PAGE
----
DFID Research: Straight Talking to combat HIV among young African women
A project in Uganda is helping young women talk about their lives with a view to developing a more gender aware approach to HIV prevention
Young women in Africa are disempowered in a number of ways which increases their risk of HIV infection. This is not sufficiently addressed by current HIV prevention practice. HIV prevention needs to take a gendered approach which recognises the different needs and circumstances of young men and women - but in order to do this, ways need to be found to encourage girls to talk about difficult subjects.
Straight Talking in Uganda
In an innovative study in Uganda, COMDIS worked with the Straight Talk Foundation, a Ugandan NGO that uses radio, print and face-to-face work to help adolescents rescript their lives. Working with a small group of women aged 15 to 19 years, the project examined suitable ways to enable girls and young women to talk about their lives and experience. The study used participatory methods involving storytelling, drama and pictures. One of the participants wrote a story describing the difficulties young women can face in attending school.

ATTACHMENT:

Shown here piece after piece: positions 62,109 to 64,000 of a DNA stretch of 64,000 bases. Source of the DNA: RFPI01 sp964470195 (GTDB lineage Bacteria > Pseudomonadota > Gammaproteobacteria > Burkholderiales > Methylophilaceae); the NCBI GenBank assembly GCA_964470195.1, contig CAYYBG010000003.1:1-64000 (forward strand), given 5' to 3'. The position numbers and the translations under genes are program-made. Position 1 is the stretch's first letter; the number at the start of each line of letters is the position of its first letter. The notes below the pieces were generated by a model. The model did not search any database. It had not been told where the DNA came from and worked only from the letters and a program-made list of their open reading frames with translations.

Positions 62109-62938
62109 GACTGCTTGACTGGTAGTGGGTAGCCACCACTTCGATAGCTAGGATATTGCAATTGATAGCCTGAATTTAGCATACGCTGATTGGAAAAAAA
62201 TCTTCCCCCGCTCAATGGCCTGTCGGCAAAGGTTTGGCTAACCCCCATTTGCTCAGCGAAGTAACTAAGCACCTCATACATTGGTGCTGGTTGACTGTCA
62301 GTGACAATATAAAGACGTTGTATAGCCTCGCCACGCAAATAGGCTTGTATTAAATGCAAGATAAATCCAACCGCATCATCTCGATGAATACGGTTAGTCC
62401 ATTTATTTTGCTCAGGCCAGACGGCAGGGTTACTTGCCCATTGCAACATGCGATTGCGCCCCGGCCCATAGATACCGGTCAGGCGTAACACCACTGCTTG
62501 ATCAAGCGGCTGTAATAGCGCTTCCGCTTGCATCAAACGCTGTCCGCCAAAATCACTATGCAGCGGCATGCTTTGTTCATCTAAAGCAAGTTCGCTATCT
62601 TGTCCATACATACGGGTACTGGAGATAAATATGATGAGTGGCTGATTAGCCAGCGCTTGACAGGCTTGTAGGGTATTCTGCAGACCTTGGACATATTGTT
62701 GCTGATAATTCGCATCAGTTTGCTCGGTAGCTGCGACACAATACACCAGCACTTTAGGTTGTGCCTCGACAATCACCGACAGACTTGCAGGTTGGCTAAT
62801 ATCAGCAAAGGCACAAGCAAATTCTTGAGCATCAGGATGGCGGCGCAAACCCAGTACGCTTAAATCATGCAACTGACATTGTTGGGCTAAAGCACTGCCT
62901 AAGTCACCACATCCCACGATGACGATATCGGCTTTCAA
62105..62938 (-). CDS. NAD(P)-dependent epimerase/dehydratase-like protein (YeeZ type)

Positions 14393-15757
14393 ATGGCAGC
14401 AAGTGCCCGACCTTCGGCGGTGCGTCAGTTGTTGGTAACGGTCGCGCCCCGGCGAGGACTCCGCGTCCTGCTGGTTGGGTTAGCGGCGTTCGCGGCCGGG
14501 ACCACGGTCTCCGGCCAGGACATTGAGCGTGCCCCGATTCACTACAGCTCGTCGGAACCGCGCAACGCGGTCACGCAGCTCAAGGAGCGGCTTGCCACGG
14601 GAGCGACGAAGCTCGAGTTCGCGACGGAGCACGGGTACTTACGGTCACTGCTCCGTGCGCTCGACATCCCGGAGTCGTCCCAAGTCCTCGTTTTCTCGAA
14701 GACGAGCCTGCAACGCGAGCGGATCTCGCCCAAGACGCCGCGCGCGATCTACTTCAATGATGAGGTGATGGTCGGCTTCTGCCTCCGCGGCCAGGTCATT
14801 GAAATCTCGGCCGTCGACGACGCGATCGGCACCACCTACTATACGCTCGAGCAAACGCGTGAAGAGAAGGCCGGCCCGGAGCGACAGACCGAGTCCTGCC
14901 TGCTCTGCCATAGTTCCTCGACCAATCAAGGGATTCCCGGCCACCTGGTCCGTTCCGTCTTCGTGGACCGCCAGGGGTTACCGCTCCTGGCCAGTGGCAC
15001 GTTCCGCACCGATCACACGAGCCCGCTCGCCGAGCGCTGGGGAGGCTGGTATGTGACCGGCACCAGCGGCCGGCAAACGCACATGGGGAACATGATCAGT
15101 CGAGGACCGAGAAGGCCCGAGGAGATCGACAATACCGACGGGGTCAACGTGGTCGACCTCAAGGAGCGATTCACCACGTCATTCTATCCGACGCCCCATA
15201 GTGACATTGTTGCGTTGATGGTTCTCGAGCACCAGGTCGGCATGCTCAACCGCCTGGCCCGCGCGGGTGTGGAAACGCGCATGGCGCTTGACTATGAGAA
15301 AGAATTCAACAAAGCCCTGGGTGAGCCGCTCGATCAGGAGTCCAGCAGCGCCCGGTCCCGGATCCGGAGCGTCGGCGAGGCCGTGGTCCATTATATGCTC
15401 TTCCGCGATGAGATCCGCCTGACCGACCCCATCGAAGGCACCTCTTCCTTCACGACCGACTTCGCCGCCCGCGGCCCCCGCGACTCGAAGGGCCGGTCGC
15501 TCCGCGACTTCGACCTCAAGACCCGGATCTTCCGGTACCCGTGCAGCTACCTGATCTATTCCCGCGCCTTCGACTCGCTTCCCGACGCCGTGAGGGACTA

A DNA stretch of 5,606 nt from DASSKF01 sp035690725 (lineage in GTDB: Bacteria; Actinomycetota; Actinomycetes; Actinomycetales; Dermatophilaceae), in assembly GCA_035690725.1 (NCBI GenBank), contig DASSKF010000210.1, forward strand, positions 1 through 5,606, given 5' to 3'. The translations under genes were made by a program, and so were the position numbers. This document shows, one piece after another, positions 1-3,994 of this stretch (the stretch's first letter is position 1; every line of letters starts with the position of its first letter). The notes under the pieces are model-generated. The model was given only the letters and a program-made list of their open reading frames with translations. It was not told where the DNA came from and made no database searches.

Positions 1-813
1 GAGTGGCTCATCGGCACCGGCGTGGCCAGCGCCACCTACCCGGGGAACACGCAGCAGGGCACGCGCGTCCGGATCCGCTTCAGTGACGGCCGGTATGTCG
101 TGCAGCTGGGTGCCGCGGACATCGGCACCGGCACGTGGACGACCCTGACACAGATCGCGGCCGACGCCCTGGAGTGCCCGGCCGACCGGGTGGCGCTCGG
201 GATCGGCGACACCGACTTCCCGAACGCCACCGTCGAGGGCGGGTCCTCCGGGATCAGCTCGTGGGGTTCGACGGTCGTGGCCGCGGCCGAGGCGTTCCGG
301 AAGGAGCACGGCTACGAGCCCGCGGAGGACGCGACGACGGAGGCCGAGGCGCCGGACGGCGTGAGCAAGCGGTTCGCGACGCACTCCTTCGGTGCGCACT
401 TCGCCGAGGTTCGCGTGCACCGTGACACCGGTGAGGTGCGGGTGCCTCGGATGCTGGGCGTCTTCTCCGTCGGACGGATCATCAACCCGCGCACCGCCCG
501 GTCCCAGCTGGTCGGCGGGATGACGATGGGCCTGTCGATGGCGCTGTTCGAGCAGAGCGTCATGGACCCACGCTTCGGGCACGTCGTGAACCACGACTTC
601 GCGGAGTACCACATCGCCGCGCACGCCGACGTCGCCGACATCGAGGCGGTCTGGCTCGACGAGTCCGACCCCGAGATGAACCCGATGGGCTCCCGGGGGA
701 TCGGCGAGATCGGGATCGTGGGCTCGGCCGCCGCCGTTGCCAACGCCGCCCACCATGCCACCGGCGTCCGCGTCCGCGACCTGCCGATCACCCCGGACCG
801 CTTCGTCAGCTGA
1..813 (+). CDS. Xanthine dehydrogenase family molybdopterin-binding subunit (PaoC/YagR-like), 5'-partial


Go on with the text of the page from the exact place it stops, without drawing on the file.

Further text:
“One day I went to my friend’s home to visit her. She was happy and her mother but after giving me tea she told me her problems. She told me that her father stopped paying for her school fees. That he is paying for boy only. I asked her that your father is around she told me that no. I told her that I will come back another day. After sometime I went back. The good thing her father he was there. I told her father to come where I was sitting. I told her (him) that you stop giving only boys school fees because even girls they can get jobs. After that her father told her to go (to) school. She was in S6. She sat for her exams and she passed. Now she is a teacher. So let parents give both girls and boys school fees.”
Schools have a key role in HIV prevention
Not attending school may put young women at greater risk of HIV, as many HIV prevention messages and strategies are channelled through schools. If young women are excluded from school, they are less likely to be included in these strategies. This story shows that advocacy with parents and the wider community on the issue of female school attendance is an important and ongoing need.
If young women are given the opportunity, they have much to contribute in terms of their viewpoints and experiences. The next stage of this work will be to help develop mechanisms which acknowledge and address power relations in HIV prevention in relationships, schools, families, and communities. This will enable young women, and young people more generally, to be better targeted by agencies working in HIV prevention.